The Home Page is now the Orientation Area

At the Web 2008 conference this year I was able to listen to the keynote from Steve Krug, the author of the classic usability book Don’t Make Me Think.

The one take-away I got from that session was that modern users expect the Home Page to kind of be an orientation page to the site (or part of the site). That can have several interpretations, but to me this would include linking to a table of contents, a short statement of the purpose of the site, an explanation of some tools , one or two unique features and who to contact for more information. Interestingly, the home page is likely to be the second or third page visited (after the content page Google found for the user).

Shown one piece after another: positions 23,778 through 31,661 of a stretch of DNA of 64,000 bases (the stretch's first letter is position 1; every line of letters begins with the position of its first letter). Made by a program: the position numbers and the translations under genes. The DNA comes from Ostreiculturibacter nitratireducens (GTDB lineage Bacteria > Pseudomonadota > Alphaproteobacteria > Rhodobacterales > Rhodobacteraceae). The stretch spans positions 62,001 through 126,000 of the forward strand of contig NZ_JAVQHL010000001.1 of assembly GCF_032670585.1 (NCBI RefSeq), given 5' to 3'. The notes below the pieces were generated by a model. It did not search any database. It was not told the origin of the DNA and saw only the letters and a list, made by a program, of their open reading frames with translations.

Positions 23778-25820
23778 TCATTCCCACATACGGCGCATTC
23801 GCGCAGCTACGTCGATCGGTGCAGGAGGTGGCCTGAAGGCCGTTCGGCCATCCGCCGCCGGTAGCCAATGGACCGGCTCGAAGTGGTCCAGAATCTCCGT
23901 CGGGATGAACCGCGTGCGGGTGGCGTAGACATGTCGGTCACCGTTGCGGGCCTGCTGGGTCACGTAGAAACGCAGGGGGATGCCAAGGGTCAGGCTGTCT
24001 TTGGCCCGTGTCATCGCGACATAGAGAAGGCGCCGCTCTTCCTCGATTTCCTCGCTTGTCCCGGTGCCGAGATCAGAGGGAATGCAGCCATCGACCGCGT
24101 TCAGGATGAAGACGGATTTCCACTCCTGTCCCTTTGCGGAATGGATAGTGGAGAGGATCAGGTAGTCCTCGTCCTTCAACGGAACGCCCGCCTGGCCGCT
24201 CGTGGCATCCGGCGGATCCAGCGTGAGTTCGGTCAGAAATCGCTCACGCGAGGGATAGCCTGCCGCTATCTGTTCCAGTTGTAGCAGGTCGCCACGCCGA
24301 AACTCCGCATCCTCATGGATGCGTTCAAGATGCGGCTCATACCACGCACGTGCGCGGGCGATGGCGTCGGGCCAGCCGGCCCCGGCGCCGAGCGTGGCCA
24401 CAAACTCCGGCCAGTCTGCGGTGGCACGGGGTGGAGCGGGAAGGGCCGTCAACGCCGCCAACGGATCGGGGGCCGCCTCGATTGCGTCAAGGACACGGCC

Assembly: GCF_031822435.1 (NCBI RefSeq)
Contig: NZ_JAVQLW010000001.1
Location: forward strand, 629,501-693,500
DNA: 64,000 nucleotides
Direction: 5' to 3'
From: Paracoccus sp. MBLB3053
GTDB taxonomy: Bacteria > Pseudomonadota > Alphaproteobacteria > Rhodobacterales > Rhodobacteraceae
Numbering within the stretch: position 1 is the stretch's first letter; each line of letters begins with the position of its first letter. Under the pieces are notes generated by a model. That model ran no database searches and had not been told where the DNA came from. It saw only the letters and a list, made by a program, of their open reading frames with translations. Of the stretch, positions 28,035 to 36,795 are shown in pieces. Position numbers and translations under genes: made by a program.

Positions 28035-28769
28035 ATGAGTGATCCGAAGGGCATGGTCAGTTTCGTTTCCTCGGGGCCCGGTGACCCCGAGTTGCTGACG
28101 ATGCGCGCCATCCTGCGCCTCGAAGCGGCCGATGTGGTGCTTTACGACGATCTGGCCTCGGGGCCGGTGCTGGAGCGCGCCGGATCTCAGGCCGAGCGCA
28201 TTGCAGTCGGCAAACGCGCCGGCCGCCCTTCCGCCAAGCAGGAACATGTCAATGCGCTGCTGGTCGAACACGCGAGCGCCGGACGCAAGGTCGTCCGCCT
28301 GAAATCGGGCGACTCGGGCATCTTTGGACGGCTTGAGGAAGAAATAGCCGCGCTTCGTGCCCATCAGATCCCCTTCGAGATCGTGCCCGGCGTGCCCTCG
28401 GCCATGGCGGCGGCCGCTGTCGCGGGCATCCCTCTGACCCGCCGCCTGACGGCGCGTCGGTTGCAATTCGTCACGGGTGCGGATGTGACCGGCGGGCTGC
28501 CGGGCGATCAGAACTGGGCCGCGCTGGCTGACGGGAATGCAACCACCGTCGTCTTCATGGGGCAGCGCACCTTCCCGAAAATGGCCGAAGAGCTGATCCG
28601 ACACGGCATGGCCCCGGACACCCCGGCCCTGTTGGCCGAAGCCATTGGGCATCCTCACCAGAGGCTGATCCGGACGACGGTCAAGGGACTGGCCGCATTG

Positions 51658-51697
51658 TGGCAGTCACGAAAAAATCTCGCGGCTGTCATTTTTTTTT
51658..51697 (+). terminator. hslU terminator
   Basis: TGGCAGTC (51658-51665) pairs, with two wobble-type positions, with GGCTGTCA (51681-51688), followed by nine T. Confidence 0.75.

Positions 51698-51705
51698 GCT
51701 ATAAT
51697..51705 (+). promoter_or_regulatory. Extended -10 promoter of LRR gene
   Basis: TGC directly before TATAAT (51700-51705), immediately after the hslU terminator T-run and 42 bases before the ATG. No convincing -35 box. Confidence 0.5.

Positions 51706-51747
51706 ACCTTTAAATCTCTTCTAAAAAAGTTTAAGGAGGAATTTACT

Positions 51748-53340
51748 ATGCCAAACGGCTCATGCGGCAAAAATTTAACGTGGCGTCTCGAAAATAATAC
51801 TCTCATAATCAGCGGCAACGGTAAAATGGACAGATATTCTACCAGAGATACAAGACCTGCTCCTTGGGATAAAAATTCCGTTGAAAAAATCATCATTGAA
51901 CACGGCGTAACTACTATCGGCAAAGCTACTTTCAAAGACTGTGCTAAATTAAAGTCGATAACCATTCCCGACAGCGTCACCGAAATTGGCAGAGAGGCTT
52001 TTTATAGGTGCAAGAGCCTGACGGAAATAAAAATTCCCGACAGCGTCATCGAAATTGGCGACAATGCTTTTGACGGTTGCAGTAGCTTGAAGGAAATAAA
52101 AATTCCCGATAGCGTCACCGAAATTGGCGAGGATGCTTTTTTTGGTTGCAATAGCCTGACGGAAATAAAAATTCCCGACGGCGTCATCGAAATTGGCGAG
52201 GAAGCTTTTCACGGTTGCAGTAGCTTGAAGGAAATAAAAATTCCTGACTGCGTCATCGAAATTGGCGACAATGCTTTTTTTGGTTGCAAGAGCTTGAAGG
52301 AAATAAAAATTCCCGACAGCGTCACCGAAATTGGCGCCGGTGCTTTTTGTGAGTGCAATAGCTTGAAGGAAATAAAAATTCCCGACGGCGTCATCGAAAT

It reminds me of another metaphor heard from a usability expert of comparing the home page to an entrance of a store or office complex rather than the cover of a book. That is, when you enter a new store, you may be looking for aisle labels and maybe some hot sales. You may or may not be interested in the perfume lady.

P.S. My other impression was how accurate his observations of the higher education Web culture. In fact, I was wondering if he had sent an astral projection of his spirit to some of the Web design meetings I’ve been. Spooky

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